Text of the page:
Daily Archives: August 17, 2013
If, as followers claim, Christianity is a story of victory, today’s service at the Episcopal Church of the Good Shepherd offers a pretty resounding amen.
Tucked into the far northwestern corner of Highland County, the tiny church is celebrating its 20th anniversary, marking two decades of determined stewardship and refusal to acknowledge the grim facts of life for mainstream religion today.
At the height of the controversy over same-sex blessings, which led to the departure of some clergy and laypeople ”“ including the former bishop ”“ the quiet and soft-spoken Pitman surprised many when he asked clergy in his diocese to declare their loyalty to the Anglican Church of Canada as they renewed their ordination vows and renewed their licences.
“Today, my friends, is a fresh start,” he had said in his sermon at a mandatory gathering held Jan. 21, 2008 at the Cathedral of St. John the Baptist in St. John’s, Nfld. “It’s not a power grab as has been suggested by some. Whether someone is of a conservative bent or a liberal bent or some other bent, whatever these labels mean, I will support you”¦ But let’s not make any mistake about it. There are boundaries.”
In rejecting the bill Aug. 13, Brown, a Democrat, expressed concerns about the potential risks to women who undergo invasive techniques for their eggs to be harvested.
“Not everything in life is for sale nor should it be,” Brown said in his veto message.
“In medical procedures of this kind, genuinely informed consent is difficult because the long-term risks are not adequately known,” he wrote. “Putting thousands of dollars on the table only compounds the problem.”
The Church of England has set itself on a collision course with opponents of hydraulic fracturing ”“ fracking ”“ by signalling support for exploration of Britain’s shale gas reserves.
Philip Fletcher, who chairs the Church’s group on mission and public affairs, compared condemnation of fracking to the mistaken belief that the combined measles, mumps and rubella (MMR) vaccine was not safe.
“The evidence for that was totally unsound, yet the damage caused by denying children the benefits of immunisation was huge,” he told the Financial Times.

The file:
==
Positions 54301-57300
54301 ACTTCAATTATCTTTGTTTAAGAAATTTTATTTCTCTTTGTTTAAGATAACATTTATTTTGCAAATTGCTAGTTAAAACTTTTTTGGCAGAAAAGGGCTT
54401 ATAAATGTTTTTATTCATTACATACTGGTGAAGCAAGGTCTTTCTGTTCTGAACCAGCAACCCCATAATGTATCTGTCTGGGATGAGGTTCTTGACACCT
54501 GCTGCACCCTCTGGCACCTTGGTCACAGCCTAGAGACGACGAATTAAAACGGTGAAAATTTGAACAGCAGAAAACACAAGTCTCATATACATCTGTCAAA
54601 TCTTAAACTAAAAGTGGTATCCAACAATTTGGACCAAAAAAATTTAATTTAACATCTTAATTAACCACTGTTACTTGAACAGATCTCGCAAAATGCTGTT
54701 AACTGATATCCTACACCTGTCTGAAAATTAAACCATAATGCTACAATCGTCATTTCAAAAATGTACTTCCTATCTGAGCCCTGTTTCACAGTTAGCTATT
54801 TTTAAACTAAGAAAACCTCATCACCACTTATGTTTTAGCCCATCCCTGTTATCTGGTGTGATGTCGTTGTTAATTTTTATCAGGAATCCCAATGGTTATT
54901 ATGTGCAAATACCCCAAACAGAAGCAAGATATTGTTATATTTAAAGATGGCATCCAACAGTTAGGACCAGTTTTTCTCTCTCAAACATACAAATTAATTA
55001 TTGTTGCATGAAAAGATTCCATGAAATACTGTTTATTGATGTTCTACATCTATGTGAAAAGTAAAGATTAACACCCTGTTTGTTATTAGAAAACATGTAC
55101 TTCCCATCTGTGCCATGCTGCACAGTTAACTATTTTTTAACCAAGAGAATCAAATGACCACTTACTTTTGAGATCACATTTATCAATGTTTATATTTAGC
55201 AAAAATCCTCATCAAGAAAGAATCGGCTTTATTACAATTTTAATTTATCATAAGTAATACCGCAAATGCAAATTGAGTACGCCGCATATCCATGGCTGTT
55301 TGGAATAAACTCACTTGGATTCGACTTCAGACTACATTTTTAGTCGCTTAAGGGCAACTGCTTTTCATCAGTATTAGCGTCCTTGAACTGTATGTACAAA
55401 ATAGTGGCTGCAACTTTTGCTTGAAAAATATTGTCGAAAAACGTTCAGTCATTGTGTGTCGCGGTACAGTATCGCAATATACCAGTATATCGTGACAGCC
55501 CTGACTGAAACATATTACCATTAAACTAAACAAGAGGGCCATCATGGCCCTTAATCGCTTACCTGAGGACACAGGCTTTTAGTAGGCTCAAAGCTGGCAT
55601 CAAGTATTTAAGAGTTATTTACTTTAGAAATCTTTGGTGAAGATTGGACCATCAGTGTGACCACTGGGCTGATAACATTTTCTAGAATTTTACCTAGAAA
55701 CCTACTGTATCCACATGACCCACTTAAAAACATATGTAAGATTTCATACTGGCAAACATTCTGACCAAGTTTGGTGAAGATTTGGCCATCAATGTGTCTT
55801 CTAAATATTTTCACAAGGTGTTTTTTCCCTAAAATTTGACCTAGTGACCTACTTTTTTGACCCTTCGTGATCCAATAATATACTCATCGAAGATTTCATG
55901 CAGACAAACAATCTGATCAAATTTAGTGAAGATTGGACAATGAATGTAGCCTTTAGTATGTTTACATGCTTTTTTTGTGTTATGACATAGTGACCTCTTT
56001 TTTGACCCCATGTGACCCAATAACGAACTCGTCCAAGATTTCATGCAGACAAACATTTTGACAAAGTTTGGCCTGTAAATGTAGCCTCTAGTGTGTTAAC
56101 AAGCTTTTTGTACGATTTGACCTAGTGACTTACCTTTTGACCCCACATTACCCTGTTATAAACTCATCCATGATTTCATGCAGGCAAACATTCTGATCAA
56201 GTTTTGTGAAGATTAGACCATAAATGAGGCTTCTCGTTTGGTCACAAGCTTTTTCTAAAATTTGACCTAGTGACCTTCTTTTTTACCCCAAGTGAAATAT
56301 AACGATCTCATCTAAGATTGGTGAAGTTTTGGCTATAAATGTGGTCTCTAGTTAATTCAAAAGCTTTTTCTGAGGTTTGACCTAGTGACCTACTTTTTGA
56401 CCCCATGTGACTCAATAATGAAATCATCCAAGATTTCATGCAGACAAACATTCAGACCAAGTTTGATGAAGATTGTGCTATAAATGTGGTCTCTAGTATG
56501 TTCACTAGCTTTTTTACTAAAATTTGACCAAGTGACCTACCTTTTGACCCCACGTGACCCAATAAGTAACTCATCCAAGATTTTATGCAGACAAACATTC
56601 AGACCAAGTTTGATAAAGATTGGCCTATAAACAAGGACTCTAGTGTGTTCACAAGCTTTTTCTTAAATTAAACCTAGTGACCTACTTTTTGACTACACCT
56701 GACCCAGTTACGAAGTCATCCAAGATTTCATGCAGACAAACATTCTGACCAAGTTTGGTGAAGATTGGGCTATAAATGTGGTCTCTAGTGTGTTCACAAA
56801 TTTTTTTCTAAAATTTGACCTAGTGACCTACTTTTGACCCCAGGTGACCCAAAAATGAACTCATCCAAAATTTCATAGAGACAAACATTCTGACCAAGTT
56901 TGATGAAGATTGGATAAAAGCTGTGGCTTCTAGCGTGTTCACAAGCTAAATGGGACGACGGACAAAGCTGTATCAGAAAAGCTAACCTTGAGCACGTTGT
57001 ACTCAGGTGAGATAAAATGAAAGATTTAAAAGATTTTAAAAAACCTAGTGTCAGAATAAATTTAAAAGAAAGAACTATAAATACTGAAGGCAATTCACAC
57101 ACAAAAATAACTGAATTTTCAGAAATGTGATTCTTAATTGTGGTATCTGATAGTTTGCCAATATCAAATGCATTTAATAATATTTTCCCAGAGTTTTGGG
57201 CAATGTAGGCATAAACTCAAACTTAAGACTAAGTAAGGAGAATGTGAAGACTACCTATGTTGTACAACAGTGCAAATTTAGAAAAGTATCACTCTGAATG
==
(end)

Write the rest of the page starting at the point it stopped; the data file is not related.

The Chair of the Church of England’s group on Mission and Public Affairs Philip Fletcher has today (16th August 2013) issued the following statement placing recent media reports in context:
“The Church of England has no official policy either for or against hydraulic fracturing (known as ‘fracking’). However there is a danger of viewing fracking through a single issue lens and ignoring the wider considerations.
“There are a number of balancing considerations which need to be taken into account when coming to a view. Fuel poverty is an increasingly urgent issue for many in society – the impact on energy bills is felt most by the least well off. Blanket opposition to further exploration for new sources of fuel fails to take into account those who suffer most when resources are scarce.
Some areas were hit by the deluge harder than others, but few were spared. This time last year the Greenville area had seen about 21 inches of rain. This year more than 47 inches have fallen so far at the airport, where it’s measured.
At the other end of the state, not far from Myrtle Beach, Darel Watts said it’s been a struggle at Sugarfoot Organic Farms in Conway.
“Planting was late, and then when we would have a window, it just rained after that and drowned seedlings,” he said. “And once we got things growing it was hard to cultivate, and then we got disease.”
“My mom has been on this property since she was 16, and she’s 71, and she said it’s the wettest she’s ever seen,” Watts said. “When there’s a drought, I can irrigate, but I can’t wring it dry.”
Read it all from the local paper (emphasis mine).
[MOHAMMED] TUNKARA: Two, three years ago, I was lost. I was lost in my own life. I mean I had family problems at home. So when I first started to like join buildOn and actually be a part of it, it was a life-changing event for me. It was the, like it was the biggest turning point in my whole life. Now I want, I want to change the world now.
[BOB] FAW: That audacious goal of “changing the world” is the mantra of buildOn’s founder, 47 year old Jim Ziolkowski, who stepped out of the fast lane in corporate finance to achieve something more than making money.
JIM ZIOLKOWSKI (Founder, buildOn): I believe strongly in the social justice aspect of my Catholic tradition. But I wasn’t living it, and I wanted to reconcile my faith with the way I was living, so I started up buildOn. Our mission is to break the cycle of poverty, illiteracy and low expectations through service and education. And the way we approach it is by organizing afterschool programs in very challenged communities, urban environments and urban high schools across the United States.
As if sensing trouble, just two days before Wednesday’s violence, Egypt’s Coptic Orthodox Pope Tawadros II called on all Egyptians to prevent bloodshed.
“With all compassion I urge everyone to conserve Egyptian blood and ask of every Egyptian to commit to self-restraint and avoid recklessness and assault on any person or property,” Tawadros wrote on his official Twitter account Monday.
Youssef Sidhom, editor-in-chief of the Christian weekly Watani, said the recent attacks are painful and vicious but it be worse if they are allowed to divide the two faiths.
For reasons unknown, the government finally has admitted that Area 51 ”” the Shangri-La of alien hunters and a sturdy trope of Âscience-fiction movies ”” is a real place in the Mojave Desert about 100 miles north of Las Vegas.